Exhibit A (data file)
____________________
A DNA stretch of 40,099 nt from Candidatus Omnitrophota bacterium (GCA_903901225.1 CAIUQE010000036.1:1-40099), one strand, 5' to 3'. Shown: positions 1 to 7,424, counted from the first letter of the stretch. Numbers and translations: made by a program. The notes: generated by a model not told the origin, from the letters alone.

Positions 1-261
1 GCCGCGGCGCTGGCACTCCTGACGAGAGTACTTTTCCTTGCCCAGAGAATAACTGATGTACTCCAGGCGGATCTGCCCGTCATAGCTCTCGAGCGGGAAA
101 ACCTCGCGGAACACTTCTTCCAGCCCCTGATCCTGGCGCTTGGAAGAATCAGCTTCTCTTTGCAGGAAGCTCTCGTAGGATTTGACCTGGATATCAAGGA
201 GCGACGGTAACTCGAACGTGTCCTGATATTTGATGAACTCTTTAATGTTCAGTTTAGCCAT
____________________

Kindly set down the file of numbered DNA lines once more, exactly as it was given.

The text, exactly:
A DNA stretch of 40,099 nt from Candidatus Omnitrophota bacterium (GCA_903901225.1 CAIUQE010000036.1:1-40099), one strand, 5' to 3'. Shown: positions 1 to 7,424, counted from the first letter of the stretch. Numbers and translations: made by a program. The notes: generated by a model not told the origin, from the letters alone.

Positions 1-261
1 GCCGCGGCGCTGGCACTCCTGACGAGAGTACTTTTCCTTGCCCAGAGAATAACTGATGTACTCCAGGCGGATCTGCCCGTCATAGCTCTCGAGCGGGAAA
101 ACCTCGCGGAACACTTCTTCCAGCCCCTGATCCTGGCGCTTGGAAGAATCAGCTTCTCTTTGCAGGAAGCTCTCGTAGGATTTGACCTGGATATCAAGGA
201 GCGACGGTAACTCGAACGTGTCCTGATATTTGATGAACTCTTTAATGTTCAGTTTAGCCAT